This is a great segway into comparing standard deduction versus itemized deduction. The standard deduction for 2022 is $25,900 for married filers and $12,950 for single filers. Remember there are no $600/$300 charitable donation deductions for 2022 like there were last year during Covid. Therefore “bunching” deductions can make some sense for taxpayers. For example, let’s say Abby and I normally donate $10K per year to charities. We have another $10K in other deductions for a total of $20k. We are better off using the standard deduction of $25,900. BUT what if we were able to take the standard deduction this year and “bunch” two year’s worth of donations next year? We get the standard $25,900 in deductions for 2022 then $30K itemized deductions in 2023. ($20K in charitable deductions and $10K in other deductions.)
Another tax break for charitable donations would be to donate appreciated assets. Let’s say you bought a stock or a fund that has greatly appreciated and would cause a large capital gain tax if you sold it. Don’t sell it and use the money to make your donation in cash. Instead donated the appreciated stock or fund to the charity. You get to deduct the full value of the donation. The charity would then sell the appreciated security and of course as a non-profit wouldn’t pay any tax on capital gains.
I’ll end with two last points. First, check to make sure you paid all quarterly estimates and your withholding is correct for your income, especially if you received a raise of a windfall this year. The penalty for underpayment was 4% earlier this year and due to inflation now at 6%, most likely going to 7% in January.
My second point has to do with what I talked about in my last blog. If you’re the beneficiary of an inherited IRA since 2020, let’s make a game plan to liquidate that account in the most tax efficient way possible within the new 10-year guideline. Remember the IRS requires beneficiary IRAs to be liquidated within a 10-year timeframe starting after January 2020. The IRS did give us a break if we didn’t take any distribution in 2020 and 2021 but not so going forward.
You are not required to be a tax expert. So, call our office and get your plan in place. We can help. We will work with your tax preparer to reduce your taxes.
Finally, don’t wait until the last minute next year – it typically doesn’t pay to procrastinate. Happy holidays from all of us at New England Capital.
IMPORTANT DISCLOSURE INFORMATION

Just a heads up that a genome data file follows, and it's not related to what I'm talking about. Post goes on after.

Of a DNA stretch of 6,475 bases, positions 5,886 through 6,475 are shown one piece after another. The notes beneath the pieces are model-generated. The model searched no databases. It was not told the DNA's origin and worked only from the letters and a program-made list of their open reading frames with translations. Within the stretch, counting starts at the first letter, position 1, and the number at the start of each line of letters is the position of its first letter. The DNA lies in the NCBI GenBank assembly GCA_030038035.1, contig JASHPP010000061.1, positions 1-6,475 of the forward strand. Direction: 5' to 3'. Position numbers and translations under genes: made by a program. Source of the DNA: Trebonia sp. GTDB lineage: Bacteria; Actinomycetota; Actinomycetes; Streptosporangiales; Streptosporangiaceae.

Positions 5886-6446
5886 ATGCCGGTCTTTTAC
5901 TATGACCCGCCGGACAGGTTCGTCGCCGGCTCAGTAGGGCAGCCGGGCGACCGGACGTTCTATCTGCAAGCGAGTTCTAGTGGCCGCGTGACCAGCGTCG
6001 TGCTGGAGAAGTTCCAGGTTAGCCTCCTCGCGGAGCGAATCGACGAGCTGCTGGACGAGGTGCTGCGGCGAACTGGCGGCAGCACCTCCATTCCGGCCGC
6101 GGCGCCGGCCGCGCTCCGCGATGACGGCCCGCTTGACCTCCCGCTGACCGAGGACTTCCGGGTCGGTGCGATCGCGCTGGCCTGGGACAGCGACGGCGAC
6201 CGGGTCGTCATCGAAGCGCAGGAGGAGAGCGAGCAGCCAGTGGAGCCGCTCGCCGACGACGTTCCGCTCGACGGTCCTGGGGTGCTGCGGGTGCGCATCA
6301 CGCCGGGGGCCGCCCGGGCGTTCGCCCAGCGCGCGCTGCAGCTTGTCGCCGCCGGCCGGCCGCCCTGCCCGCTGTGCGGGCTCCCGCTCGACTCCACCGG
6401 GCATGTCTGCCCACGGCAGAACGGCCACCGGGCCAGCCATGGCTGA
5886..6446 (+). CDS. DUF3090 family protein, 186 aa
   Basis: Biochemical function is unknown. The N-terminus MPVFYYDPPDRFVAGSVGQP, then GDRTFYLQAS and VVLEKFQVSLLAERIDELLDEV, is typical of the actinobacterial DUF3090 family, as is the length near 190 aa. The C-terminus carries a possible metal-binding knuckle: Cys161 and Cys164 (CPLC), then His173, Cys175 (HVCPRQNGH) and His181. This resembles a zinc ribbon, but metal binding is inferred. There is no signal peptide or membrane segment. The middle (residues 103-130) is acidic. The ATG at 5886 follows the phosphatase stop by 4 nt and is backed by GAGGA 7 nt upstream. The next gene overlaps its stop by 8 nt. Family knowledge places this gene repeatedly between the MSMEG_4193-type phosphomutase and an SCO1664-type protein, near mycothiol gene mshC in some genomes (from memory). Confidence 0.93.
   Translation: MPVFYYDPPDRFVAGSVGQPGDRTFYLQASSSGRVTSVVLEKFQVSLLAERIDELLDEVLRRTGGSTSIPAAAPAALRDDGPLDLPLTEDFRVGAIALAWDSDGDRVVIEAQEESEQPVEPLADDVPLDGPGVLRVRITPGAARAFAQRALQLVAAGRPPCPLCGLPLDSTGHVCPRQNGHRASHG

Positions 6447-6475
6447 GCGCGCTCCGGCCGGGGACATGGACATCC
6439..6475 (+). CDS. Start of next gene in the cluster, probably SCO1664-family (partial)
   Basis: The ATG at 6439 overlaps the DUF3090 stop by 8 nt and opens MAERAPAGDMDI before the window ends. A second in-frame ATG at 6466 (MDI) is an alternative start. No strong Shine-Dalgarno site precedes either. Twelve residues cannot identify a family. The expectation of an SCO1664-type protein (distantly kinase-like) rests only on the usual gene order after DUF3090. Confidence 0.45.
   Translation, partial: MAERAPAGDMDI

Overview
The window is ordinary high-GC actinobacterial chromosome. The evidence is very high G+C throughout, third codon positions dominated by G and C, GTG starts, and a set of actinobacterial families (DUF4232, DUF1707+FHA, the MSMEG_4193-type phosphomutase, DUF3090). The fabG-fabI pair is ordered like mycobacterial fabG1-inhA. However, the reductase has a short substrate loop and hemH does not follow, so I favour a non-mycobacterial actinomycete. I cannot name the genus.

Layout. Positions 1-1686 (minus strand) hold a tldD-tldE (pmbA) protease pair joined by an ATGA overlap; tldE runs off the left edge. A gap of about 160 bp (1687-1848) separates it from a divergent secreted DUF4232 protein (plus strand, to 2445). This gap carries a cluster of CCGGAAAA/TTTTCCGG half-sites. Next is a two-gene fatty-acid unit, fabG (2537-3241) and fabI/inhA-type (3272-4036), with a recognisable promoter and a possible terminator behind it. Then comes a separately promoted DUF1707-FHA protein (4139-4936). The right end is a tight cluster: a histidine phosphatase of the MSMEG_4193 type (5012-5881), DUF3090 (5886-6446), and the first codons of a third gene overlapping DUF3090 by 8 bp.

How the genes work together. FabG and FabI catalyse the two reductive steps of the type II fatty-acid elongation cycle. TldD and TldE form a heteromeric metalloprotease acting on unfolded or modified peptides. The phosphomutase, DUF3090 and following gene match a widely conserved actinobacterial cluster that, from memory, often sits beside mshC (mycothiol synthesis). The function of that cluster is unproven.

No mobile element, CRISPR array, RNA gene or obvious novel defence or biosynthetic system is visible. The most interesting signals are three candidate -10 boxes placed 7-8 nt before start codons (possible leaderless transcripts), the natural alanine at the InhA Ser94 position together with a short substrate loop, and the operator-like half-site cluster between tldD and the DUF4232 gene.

Please remember that past performance is no guarantee of future results. Different types of investments involve varying degrees of risk, and there can be no assurance that the future performance of any specific investment, investment strategy, or product (including the investments and/or investment strategies recommended or undertaken by New England Capital Financial Advisors, LLC [“NECFA”]), or any non-investment related content, made reference to directly or indirectly in this blog will be profitable, equal any corresponding indicated historical performance level(s), be suitable for your portfolio or individual situation, or prove successful. Due to various factors, including changing market conditions and/or applicable laws, the content may no longer be reflective of current opinions or positions. Moreover, you should not assume that any discussion or information contained in this blog serves as the receipt of, or as a substitute for, personalized investment advice from NECFA. To the extent that a reader has any questions regarding the applicability of any specific issue discussed above to his/her individual situation, he/she is encouraged to consult with the professional advisor of his/her choosing. NECFA is neither a law firm nor a certified public accounting firm and no portion of the blog content should be construed as legal or accounting advice. A copy of the NECFA’s current written disclosure Brochure discussing our advisory services and fees is available for review upon request or at www.newenglandcapital.com. Please Note: NECFA does not make any representations or warranties as to the accuracy, timeliness, suitability, completeness, or relevance of any information prepared by any unaffiliated third party, whether linked to NECFA’s web site or blog or incorporated herein, and takes no responsibility for any such content. All such information is provided solely for convenience purposes only and all users thereof should be guided accordingly. Please Remember: If you are a NECFA client, please contact NECFA, in writing, if there are any changes in your personal/financial situation or investment objectives for the purpose of reviewing/evaluating/revising our previous recommendations and/or services, or if you would like to impose, add, or to modify any reasonable restrictions to our investment advisory services. Unless, and until, you notify us, in writing, to the contrary, we shall continue to provide services as we do currently. Please Also Remember to advise us if you have not been receiving account statements (at least quarterly) from the account custodian.